McCormick’s history starts with a man named Cyrus McCormick with the invention of the successful agricultural reaper in 1831. His innovation, leadership and smart business sense ultimately helped agriculture’s earliest manufacturing pioneers create International Harvester – one of America’s most renowned agricultural companies.
During the course of his lifetime, he not only helped revived American agriculture, he helped redefine the way manufacturing was viewed in farming.
A Historical Timeline
1831 - 1834
At age 22, Cyrus takes over the design of his father’s unsuccessful reaper. In a six-week period he redesigned, built, tested and remodeled his design at Walnut Grove. The reaper was successfully demonstrated on a neighbor’s farm at Steeles Tavern in late July. Cyrus carried out several changes to the design before patenting the machine in 1834. Demand for his reaper rises with local farmers in Walnut Grove.
1847 - 1884
Demand for the McCormick reaper became greater than the Walnut Grove smithy could produce. Cyrus formed a partnership with C.M. Gray to purchase lots on the north bank of the Chicago River and a factory was constructed. They were on track to produce 500 reapers for the 1848 harvest. McCormick offers farmers a “full refund guarantee” if not satisfied, making him one of the most innovative marketers in the industry. This factory later became the corporate headquarters for International Harvester on Michigan Avenue. By 1849, Cyrus’s Chicago plant employed over 123 people and the McCormick reaper also wins the Grand council Medal at The Great Exhibition at the Crystal Palace, London. Over the next several years, McCormick’s Reaper won first awards at the Hamburg, Vienna and Paris Expositions.
1871 - 1884
A huge Chicago fire destroys the McCormick Reaper factory; however, the company’s safe was retrieved with all records intact. After insurance settlements the fire cost Cyrus a personal loss of $600,000. A new factory which was completed in February 1873. Even though the loss was devestating to Cyrus, the company rebounded very quickly in time to win the first prize from the Prestigious Agrcultural Society in Derby, England. Finally on May 13, 1884, after serving his company and community for over 75 years, Cyrus Hall McCormick dies. Cyrus is survived by his wife, Nettie Fowler and his brother Leander, who joined him in partnership in 1856. In the year of Cyrus McCormick’s death his company, The McCormick Harvesting Machine Company sold 54,841 machines and introduced the McCormick steel twine binder.
1902 - 1936
On August 12, 1902, International Harvester Company was formed by Cyrus McCormick, Jr. and several leading equipment manufacturers including Champion, Deering, Milwaukee and Plano. The new company had a 95% market share in harvesting implements. International Harvester enters the tractor manufacturing and shipping market, shipping 14 tractors across the country. Within two years, the company is shipping several hundred tractors. In 1919, the McCormick Farmall tractor is born. The Farmall is still considered to be the tractor that industrialized the United States, starting in 1922. Farmall tractors are painted red for safety reasons, replacing their familiar gray color. This marks the beginning of “Big Red”.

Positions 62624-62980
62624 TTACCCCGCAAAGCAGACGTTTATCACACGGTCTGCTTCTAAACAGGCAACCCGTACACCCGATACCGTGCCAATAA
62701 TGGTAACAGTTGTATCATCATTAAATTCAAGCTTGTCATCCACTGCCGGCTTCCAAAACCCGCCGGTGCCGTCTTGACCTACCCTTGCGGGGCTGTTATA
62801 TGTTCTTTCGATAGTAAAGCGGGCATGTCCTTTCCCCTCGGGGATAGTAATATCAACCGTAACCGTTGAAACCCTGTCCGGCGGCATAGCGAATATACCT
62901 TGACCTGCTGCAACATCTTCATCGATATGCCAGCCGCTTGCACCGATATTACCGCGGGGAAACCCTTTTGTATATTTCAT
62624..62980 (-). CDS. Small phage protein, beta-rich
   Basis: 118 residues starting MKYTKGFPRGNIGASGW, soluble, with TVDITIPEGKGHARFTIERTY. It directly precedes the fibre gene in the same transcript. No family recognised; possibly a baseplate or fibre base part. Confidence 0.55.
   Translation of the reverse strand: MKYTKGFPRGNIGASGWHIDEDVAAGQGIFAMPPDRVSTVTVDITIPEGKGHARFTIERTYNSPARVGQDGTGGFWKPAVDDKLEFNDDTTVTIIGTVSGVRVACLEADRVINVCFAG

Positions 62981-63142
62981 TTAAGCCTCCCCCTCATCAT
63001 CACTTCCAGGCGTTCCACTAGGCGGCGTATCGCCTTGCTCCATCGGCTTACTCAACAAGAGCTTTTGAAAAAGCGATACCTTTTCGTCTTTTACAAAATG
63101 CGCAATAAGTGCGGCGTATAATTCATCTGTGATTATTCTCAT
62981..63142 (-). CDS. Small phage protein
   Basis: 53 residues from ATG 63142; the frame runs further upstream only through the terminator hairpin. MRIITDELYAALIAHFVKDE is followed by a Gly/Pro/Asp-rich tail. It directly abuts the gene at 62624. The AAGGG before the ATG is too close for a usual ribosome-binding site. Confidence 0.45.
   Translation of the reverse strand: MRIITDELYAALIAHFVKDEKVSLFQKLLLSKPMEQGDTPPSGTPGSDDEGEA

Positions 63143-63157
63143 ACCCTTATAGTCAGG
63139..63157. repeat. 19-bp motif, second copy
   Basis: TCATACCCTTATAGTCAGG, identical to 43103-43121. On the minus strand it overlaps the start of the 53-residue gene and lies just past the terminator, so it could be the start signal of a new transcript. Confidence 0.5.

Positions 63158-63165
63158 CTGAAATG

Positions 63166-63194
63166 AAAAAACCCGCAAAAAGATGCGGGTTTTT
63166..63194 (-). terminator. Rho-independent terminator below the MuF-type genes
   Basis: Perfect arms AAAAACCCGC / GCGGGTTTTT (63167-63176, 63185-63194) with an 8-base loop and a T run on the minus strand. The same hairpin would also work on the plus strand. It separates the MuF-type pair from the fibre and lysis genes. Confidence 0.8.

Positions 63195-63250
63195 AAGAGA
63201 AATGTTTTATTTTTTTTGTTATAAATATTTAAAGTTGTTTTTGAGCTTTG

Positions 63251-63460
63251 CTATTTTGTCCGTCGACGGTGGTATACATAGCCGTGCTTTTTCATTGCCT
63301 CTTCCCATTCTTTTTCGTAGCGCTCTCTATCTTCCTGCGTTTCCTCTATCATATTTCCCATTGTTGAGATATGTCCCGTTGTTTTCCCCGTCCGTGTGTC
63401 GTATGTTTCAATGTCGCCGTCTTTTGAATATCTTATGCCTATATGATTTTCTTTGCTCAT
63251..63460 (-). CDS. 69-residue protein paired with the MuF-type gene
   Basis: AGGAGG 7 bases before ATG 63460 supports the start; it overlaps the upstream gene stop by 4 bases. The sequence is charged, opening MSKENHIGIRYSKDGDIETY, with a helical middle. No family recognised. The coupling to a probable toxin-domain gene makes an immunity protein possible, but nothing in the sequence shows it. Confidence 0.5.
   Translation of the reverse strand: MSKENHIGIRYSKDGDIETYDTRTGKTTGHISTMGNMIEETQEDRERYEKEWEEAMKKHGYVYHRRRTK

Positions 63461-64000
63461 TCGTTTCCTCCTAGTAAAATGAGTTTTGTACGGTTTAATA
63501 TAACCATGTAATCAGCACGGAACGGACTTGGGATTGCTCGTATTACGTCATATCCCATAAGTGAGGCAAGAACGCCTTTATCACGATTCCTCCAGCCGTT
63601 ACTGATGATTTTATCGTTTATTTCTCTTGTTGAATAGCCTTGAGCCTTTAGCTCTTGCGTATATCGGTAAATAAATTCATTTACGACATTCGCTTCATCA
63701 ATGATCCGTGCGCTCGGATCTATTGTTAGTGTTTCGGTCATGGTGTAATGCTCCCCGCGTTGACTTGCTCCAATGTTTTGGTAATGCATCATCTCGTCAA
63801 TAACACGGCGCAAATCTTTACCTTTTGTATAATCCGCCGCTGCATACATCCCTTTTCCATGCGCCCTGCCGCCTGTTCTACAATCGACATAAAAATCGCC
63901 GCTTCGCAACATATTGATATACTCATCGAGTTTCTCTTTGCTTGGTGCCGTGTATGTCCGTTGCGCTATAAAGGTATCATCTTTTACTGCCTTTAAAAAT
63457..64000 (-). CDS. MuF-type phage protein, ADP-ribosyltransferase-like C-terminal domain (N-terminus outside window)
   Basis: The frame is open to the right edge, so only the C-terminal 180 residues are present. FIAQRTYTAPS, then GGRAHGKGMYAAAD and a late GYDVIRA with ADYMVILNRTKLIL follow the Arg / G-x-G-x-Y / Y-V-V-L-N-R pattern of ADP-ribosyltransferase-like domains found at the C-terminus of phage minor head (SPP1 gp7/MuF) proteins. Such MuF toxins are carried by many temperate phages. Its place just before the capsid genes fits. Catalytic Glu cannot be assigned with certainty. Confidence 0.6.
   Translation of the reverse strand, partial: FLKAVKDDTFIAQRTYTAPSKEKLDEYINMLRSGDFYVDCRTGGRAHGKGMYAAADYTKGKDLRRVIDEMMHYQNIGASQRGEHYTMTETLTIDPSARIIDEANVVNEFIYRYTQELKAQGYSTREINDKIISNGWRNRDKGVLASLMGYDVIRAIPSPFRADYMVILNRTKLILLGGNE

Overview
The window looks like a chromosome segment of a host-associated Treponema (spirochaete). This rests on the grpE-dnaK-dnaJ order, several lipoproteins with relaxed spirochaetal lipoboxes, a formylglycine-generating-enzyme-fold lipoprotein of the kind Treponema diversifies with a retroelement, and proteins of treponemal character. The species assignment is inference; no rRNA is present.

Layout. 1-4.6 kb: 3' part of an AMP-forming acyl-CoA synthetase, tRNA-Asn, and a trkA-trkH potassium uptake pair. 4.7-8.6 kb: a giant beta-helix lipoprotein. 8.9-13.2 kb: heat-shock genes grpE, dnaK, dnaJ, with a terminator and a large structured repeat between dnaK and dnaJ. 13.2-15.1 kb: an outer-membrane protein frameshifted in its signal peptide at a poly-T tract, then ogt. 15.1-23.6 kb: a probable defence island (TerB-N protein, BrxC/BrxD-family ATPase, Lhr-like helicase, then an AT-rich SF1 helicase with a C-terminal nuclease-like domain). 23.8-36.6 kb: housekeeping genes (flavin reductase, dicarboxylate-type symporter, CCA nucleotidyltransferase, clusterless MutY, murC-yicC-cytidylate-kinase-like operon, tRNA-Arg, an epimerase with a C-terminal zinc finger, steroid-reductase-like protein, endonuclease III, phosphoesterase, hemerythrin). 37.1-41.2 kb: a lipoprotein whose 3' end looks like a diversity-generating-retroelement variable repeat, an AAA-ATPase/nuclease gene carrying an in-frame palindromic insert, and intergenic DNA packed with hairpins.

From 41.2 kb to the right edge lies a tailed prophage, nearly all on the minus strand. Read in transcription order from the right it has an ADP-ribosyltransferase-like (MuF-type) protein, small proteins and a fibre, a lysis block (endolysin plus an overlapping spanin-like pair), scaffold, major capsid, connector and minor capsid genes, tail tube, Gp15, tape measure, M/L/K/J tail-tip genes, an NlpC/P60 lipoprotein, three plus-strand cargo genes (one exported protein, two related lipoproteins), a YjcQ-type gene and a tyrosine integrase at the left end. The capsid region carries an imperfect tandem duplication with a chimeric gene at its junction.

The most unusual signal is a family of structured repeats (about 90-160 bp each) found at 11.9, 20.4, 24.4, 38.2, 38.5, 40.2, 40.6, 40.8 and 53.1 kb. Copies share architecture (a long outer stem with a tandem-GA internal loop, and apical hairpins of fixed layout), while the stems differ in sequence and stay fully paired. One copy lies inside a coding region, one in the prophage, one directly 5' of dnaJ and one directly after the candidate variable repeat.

1940 - 1946
Because of the outbreak of war, the factory is requisitioned by ministry of supply to assist war effort. 1945 was the only year in its 60 year history of tractor production that no tractors were produced. By 1946, the Doncaster factory site is returned to IHGG and they begun production again.
1949 - 1954
Farmall is purchased by Mr. Arthur Neale who has been the managing director of IHGB from over 25 years. The first McCormick Farmall tractor was assembled on September 13, 1949. By 1952, decisions were made that IHGB should enter the construction equipment market. They started by building the BTD-6 crawler. When production ceased in 1975, 22,300 of these units had been built. As the mechanization of world agriculture expands, there was a need to produce a new small tractor and begun production of the McCormick International B 250 tractor, rated at 30hp. This was Britain’s first tractor incorporating disc brakes and differential locking.
1968 - 1999
Between 1968 and 1999, IHGB launches a variety of McCormick tractor series making the McCormick name synonymous with innovation. Between this time the International Harvester Farm equipment division was purchased by J.I. Case Company and all the products were rebranded as Case International. After having a successful run in introducing new and innovative McCormick tractors, the company is eventually purchased by Argo S.p.a, making the Doncaster plant the global headquarters for the McCormick Tractors. Under the Argo name the other sister companies were Landini, Laverda, Valpadana and Pegoraro.
2001 - Present
In 2001, McCormick Tractors saw a return to America in the creation of McCormick International USA and the first US McCormick tractor was introduced at Pella, Iowa. By 2006, Argo merges McCormick USA with Landini to create one company with two very successful brands and moved the company to Norcross, Georgia. By this time, McCormick products are being distributed in over 55 countries. In 2008 McCormick introduces the latest versions of the CX, MC and MC Power6 models. In order to find more room for assembly and for growth, McCormick relocates three miles north to Duluth, GA. The new 120,000 square foot facility is over 2.5 times larger than the previous Norcross, GA building. As part of the expansion, the company consolidated the Kiel, Wisconsin and Baltimore, Maryland operations into the new facility to handle light assembly of tractors.